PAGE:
Monday, June 15, 2020

Parameters involved in Covid19 forecasts

**New York Governor Cuomo said:

So we are the exact opposite. We, since we've reopened, the number has continued to go down, believe it or not. We reopened. It continues to go down because we've been disciplined in our reopening, and that's what we have to continue to do. This is a website where the founders of Instagram now track the rate of transmission of states across the nation. New York State, the lowest rate of transmission, meaning the virus is spreading at the lowest rate in the State of New York, of every state in America, that is incredible.



These are up-to-date values for Rt, a key measure of how fast the virus is growing. It’s the average number of people who become infected by an infectious person. If Rt is above 1.0, the virus will spread quickly. When Rt is below 1.0, the virus will stop spreading.

The metric being tracked here (Rt) represents the effective reproduction rate of the virus calculated for each locale. It lets us estimate how many secondary infections are likely to occur from a single infection in a specific area. Values over 1.0 mean we should expect more cases in that area, values under 1.0 mean we should expect fewer

The new version of this model accounts for variation in serial interval and delay between onset of symptoms and a positive test. Because of these changes, it is also more robust to large changes in reported tests. However, this also means that Rt will be far less variable day-to-day than the previous model. [This sounds like Ro.]

There is an incubation period in which people are likely infectious but not symptomatic. This model assumes infectiousness begins with symptoms. While future versions may correct for this, a simple heuristic is to shift all values of Rt 5 days into the past.
While we make a best effort to accurately describe Rt, nothing can do that perfectly.


One cannot be sure "how qualified" the people at Instagram are to assess Rt, which does sound like Ro. Their Rt is clearly NOT a rate; it is dimensionless. If you believe this stuff, you should be worried, because Hawaii is at 0.99, not like a safe state like NY or NJ, which are the two "best" states (lowest Rt)

As usual, the data relied upon is tests of symptomatic people. Although they make a nod to pre-symptomatic people, they ignore asymptomatic people (who never get symptoms). If one is worried about the kinetics of spreading, this is incomplete, because it ignores: asymptomatic to symptomatic, symptomatic to asymptomatic and asymptomatic to asymptomatic.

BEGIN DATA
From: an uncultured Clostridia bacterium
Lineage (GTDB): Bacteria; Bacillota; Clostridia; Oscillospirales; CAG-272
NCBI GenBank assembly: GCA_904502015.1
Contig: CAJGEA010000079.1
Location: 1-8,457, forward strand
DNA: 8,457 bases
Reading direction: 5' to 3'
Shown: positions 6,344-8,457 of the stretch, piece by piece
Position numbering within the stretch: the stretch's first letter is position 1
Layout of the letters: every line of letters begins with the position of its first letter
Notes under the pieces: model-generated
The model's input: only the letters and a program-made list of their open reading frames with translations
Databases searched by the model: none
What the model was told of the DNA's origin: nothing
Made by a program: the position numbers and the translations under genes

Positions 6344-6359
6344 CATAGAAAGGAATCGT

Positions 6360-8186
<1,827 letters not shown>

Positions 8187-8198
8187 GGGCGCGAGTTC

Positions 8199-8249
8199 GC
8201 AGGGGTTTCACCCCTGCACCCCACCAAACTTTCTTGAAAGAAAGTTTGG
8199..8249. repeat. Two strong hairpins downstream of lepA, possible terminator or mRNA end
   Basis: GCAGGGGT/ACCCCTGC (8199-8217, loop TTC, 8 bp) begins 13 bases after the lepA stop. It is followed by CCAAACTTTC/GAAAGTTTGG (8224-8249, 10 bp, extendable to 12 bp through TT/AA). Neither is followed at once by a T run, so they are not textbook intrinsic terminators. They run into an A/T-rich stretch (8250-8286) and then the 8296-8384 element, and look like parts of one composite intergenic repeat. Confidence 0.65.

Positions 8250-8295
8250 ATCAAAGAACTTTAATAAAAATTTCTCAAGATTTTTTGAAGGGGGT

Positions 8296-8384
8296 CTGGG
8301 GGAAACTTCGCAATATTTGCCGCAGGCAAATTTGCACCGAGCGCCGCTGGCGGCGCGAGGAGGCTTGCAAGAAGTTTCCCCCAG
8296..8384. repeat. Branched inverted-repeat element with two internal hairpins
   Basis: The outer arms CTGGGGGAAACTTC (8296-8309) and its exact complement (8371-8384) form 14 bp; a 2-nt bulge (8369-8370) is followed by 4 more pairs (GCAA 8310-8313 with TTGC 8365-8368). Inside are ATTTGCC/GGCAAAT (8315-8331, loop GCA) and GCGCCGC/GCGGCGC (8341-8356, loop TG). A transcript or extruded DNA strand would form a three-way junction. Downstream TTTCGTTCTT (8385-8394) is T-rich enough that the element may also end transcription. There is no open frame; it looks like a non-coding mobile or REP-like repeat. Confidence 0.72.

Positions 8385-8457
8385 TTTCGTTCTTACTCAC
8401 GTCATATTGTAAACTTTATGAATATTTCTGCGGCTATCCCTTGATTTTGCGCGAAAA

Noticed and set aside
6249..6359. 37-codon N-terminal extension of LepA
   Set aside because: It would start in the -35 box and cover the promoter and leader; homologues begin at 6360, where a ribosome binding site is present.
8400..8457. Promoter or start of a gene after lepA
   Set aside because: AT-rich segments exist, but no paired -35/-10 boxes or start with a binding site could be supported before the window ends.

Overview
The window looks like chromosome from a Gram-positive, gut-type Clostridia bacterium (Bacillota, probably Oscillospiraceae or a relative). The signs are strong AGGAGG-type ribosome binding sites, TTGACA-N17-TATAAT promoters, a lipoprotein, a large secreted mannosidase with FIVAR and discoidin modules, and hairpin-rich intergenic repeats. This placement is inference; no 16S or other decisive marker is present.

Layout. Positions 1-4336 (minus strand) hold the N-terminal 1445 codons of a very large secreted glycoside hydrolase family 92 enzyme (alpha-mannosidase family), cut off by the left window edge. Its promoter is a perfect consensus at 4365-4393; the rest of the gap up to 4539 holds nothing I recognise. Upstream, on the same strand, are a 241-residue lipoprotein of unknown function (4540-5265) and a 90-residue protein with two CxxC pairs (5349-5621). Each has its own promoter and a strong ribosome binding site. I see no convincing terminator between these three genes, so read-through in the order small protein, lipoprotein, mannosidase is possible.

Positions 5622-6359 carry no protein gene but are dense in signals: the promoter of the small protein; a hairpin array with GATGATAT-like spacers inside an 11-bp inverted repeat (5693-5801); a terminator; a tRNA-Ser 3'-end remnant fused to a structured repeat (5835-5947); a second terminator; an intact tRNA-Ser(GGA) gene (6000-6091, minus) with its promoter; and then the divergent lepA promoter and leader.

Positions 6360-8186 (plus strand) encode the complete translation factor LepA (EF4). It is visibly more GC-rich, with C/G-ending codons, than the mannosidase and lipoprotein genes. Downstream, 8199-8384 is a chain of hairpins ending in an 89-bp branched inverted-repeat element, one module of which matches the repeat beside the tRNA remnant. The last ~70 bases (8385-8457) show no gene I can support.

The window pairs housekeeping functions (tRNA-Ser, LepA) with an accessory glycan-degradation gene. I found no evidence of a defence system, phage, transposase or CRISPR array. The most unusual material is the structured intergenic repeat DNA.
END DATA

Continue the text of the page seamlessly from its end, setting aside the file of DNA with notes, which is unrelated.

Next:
At this point in time, this is not a viable approach.

Recent work by Aravinda de Silva of UNC shows how we can fine tune analysis of "asymptomatic" individuals.

From Genetic and Engineering News:

The antibody test is based on the receptor-binding domain (RBD) of the spike protein. The RBD-based antibody test measures the levels of that domain, which the authors found correlate to the levels of neutralizing antibodies related to the paper published in Science Immunology titled “The receptor-binding domain of the viral spike protein is an immunodominant and highly specific target of antibodies in SARS-CoV-2 patients.”

[The importance resides in specificity to Covid19]

The RBD of the spike protein in SARS-CoV-2 is not shared among other known human or animal coronaviruses. Therefore, antibodies against this domain are likely to be highly specific to SARS-CoV-2, and so these antibodies reveal if an individual has been exposed to the virus that can cause COVID-19.

[Of data]

By day 9 after the onset of symptoms, the authors wrote that “the recombinant SARS-CoV-2 RBD antigen was highly sensitive (98%) and specific (100%) for antibodies induced by SARS-CoVs.” They noted that they observed a strong correlation “between levels of RBD binding antibodies and SARS-CoV-2 neutralizing antibodies in patients.”

[Of the relevance to asymptomatic people]

“We don’t see our research as a means to replace commercial tests,” said de Silva. “Commercial tests are critical, especially for making decisions about the clinical management of individual patients. But it’s too early in the pandemic to know if the commercial assays are suitable for identifying people who experienced very mild or no disease after infection or if the assays tell us anything about protective immunity, as researchers are still learning about this virus.”


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